Kaduna-based human rights activist, Comrade Shehu Sani gives reasons why President Goodluck Jonathan should not contest in 2015
The North appears displeased with President Goodluck Jonathan over what it regards as his covert interest in contesting the 2015 election. What do you think would happen should he eventually declare interest to contest?
Of course, they should rise against him. There are a number of reasons why the North will stand up against President Goodluck Jonathan. The first has to do with the very fact that he has made a categorical pledge that he is going to quit office after his tenure in 2015 and we expect him to respect his promise. The second reason has to do with the very fact that he has completely failed as a leader. The third point: there is a general belief in the southern part of Nigeria that Jonathan’s presidency has no interest of any region of Nigeria other than the south-south and even in the south-south, his Ijaw nationality. And this is evident in the huge amount of money, which he allocated to that part of the country. The lopsided developmental activities going on in that part of the country is detrimental to other parts of the country.
The fourth reason why the North will fight against Jonathan’s ambition to remain in office beyond 2015 is in the area of security. Insecurity under Jonathan’s presidency has claimed more lives. People have died and have been killed in Nigeria more than at any other time after the civil war. We all know that the first and primary responsibility of government is protection of life and property of citizens, but he has also failed to guarantee this constitutional provision. The fifth, is that the pervasive poverty in other parts of Nigeria has clearly aligned the ordinary people to those who are directly opposed to Jonathan. In the North, people see their survival and livelihood dependent on removing that obstacle to their well-being, which is the Goodluck Jonathan administration. Even the support he had in the North was with the northern minority Christians and they too have now joined the chorus calling for him to go. Nowadays in their churches, they don’t have the peace of mind to worship. In those days in the church, the attention would be on the pastor, but now, people go to the church and look through the windows to see who may be driving in. And it is only in Jonathan’s administration that such divided attention is happening. So, he has even lost support among the northern minority Christians.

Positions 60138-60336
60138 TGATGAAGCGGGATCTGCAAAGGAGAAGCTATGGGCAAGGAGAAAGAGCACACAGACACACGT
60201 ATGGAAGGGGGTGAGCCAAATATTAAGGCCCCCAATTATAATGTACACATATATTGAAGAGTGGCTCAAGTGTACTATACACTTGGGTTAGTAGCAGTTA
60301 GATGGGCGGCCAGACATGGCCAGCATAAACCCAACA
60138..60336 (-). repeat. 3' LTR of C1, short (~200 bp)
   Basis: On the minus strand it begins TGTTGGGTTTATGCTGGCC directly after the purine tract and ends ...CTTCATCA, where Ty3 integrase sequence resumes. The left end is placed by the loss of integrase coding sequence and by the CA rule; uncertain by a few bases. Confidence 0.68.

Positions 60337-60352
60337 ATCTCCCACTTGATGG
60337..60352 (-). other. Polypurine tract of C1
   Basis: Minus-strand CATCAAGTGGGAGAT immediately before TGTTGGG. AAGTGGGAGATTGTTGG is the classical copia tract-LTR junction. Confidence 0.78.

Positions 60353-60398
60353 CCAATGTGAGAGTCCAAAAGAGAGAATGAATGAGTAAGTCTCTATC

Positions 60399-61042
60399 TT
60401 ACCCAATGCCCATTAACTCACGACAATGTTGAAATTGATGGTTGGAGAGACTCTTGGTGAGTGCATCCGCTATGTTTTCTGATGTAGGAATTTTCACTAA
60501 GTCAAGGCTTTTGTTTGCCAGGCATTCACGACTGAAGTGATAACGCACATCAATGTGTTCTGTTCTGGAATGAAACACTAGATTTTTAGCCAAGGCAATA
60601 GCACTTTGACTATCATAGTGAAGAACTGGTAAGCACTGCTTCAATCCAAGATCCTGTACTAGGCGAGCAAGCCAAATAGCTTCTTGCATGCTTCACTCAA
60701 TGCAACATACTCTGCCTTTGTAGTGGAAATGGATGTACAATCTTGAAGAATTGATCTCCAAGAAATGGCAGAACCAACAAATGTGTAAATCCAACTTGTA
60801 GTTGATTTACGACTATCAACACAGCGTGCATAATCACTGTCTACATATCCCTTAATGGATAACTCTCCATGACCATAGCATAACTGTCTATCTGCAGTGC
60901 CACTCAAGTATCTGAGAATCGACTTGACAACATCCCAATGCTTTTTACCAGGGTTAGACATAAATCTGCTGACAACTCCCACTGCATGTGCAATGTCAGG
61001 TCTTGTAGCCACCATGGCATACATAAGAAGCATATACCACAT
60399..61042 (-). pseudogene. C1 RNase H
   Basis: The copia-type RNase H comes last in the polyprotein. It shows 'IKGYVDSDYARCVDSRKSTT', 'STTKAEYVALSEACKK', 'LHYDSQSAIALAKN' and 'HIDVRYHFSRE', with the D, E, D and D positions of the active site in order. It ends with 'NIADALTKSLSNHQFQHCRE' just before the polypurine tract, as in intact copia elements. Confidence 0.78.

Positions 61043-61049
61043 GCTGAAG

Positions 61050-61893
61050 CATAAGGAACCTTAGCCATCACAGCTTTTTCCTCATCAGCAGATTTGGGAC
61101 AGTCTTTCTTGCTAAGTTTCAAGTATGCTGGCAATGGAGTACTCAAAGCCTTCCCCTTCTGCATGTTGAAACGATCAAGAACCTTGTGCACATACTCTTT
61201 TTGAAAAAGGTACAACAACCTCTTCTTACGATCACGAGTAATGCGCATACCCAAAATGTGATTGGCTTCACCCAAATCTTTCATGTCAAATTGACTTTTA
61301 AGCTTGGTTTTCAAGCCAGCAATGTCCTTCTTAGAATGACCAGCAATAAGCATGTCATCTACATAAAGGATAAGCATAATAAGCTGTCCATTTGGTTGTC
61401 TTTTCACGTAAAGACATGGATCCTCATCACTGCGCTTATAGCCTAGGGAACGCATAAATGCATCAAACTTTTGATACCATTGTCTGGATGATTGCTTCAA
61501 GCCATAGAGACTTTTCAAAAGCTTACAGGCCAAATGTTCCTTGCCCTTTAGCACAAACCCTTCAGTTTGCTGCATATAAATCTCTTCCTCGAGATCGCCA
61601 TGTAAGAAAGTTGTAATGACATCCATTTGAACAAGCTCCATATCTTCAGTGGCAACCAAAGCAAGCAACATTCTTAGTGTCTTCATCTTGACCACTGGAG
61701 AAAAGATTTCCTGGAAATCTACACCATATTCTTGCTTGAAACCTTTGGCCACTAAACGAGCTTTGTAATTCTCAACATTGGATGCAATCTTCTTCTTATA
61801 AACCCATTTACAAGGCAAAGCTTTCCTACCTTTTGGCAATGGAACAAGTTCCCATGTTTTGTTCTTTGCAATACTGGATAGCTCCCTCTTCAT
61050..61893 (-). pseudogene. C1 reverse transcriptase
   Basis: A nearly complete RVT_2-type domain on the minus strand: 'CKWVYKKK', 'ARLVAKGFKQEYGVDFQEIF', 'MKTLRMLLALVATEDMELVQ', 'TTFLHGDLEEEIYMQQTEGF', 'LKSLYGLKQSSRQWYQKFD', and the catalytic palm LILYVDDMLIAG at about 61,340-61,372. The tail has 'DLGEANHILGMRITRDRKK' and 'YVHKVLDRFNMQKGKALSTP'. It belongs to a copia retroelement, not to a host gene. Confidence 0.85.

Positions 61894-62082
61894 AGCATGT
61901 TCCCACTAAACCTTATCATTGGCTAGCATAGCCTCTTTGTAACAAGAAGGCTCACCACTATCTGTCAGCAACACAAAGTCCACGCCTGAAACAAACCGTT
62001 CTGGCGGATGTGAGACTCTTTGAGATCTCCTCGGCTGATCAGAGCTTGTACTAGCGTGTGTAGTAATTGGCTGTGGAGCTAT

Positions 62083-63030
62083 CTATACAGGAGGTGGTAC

So what do you think should be done?
The [Peoples Democratic Party convention] delegates should be educated to recognise that politics is not about money, but equitable and fair representation. I expect the northern delegates to take their destiny in their hands by deciding to elect the person who they want to represent the interest of the North and the country at large.